Interview: Dylan Taylor

Dylan Taylor is a New Zealand born illustrator and designer living and working in Berlin.

Graduating from technical college in New Zealand with a BA in Visual Communication, he acquired a broad skillset which has served him well through a varied career in graphics, interactive and digital design and advertising. After his visa expired whilst working in London, Dylan relocated to Berlin to set himself up as freelance illustrator and hasn’t looked back since.

Tell us a little bit about your background experience and route into illustration and design?

I am originally from the quaint little Pacific paradise that is New Zealand, which is where I was raised & educated. I’ve taken a very meandering route through different creative professions. In New Zealand I was a print based graphic designer, artist, & gallery curator for two & a half years. I then packed up & moved to London where I really knew nobody. I realised it’s pretty hard to set up there when you don’t have any connections, but I found a good job as an interactive & digital designer in advertising for 2 years, but during this time I realised how much I missed drawing & painting, how much time I was spending looking at illustrators portfolios and wishing that I was doing their job. When my work VISA expired, I relocated to Berlin to start freelancing in illustration & design.

I realised how much I missed drawing & painting; how much time I was spending looking at illustrators portfolios and wishing that I had their job.

How do you start your day?

I wake up, have a shower, make breakfast, check emails, go outside for a walk, read some internet, reply to emails, start working. I usually take a break to cook something for lunch, I’m a self professed-food nerd, so this is an important part of my routine. Other sidelines are that I get sucked into the internet very easily. Twitter, Instagram, Facebook – they’re all horribly addictive time-thieves that tempt me frequently. But I usually try to finish up my work day around 6:30pm, although it’s often not the case.

Editorial illustration can be quite a fast turn around – describe the challenges with this type of work?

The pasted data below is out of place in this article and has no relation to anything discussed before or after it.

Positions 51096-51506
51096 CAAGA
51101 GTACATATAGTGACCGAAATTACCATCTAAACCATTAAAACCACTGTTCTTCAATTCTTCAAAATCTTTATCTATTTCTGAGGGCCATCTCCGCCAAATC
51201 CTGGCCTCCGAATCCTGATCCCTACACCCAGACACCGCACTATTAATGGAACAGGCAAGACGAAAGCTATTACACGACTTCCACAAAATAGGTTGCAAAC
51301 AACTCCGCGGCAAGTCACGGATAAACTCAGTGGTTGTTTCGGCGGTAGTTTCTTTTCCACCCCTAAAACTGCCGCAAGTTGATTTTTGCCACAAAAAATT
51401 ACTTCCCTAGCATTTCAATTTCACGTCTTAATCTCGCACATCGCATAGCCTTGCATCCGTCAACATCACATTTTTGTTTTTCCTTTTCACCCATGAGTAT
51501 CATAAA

It can be really tight, I think the biggest challenge is communicating an initial ideas or “roughs” to a client without working it up too close to a finished state. I mean, how rough is too rough? On one hand you don’t want to leave too much up to the client’s imagination or risk that they don’t understand your intention, so you spend more time “fleshing it out”, but it can really counterproductive if the client has other ideas & just wants to work in an iterative process. It comes down to good communication even when deadlines are tight.

Is illustration something you have always wanted to pursue?

Yes and no. I was always obsessed with drawing, I loved comics as a kid and I almost studied Fine Arts Painting instead of Visual Communication – there’ s really no illustration scene in New Zealand, or any Universities that have specialist degrees in it. I was 17 when I started college and although there were classes for illustration within my degree, the teachers were really old fashioned, they did everything in water colours on paper and their focus was really on narrative illustration; their experience was purely with illustrating children’s books. It seemed like the only viable career path option for illustrators in NZ and it wasn’t something that excited me at all – bear in mind, the internet hadn’t really blown up yet, & illustration wasn’t as popular or visible as it is now, so it was a bit harder to gauge what the story was abroad. I ended up exhibiting drawings & paintings as an artist for a few years, whilst working as a designer by day.

My artwork was much more organic; over time I became more influenced by graphic illustration & eventually started drawing on the computer, which gave my drawing & design much more continuity.

Describe where you work – do you share a studio or work from home?

Sometimes I freelance on site with people, the rest of the time I work from home. I have a big sunny room overlooking a small park, it’s really the nicest space I’ve had yet. I can listen to music, stare out the window. There are a few really nice parks within 10-15 mins walk when I need to take a break or get some human interaction!

Dream project? Who would you most like to work with / for and why?

I have a “bucket list” of dream jobs. Being so interested in food, I’d love to collaborate with restaurants & bars who are open to illustrative visual identities, I’d also like to create a wine range or beer packaging, labels, bottle caps, that sort of thing. Postage stamps would be another awesome project. Can you imagine designing currency! How far out would that be to make something that’s literally in the hands of millions of people every day… I love patterns, & it’s something I have just started playing around with recently, & I’m going to work more with this year. Kenzo & Marimekko make really fun textiles, I imagine working for either of them would be awesome, & record cover designs for WARP records has always been one of my dream projects actually.

Highlight of 2013/2014 so far?

I can safely say it’s going to be spending 2.5 weeks in New York for the first time this April/May. I’ll be catching up with some friends that I haven’t seen for a long time, meeting some other illustrators whom I really admire, taking in the sights/smells/sounds of the city, & probably going bankrupt spending all of my money on all of the delicious food NYC has to offer.


Posted on Apr 18th, 14 by | Twitter: @lisahassell

Founder & director of Inkygoodness, Lisa is a published writer and arts journalist, focusing on creative business, graphic art and illustration and design education. Her words regularly appear in Computer Arts, Creative Bloq, Digital Arts and IdN.

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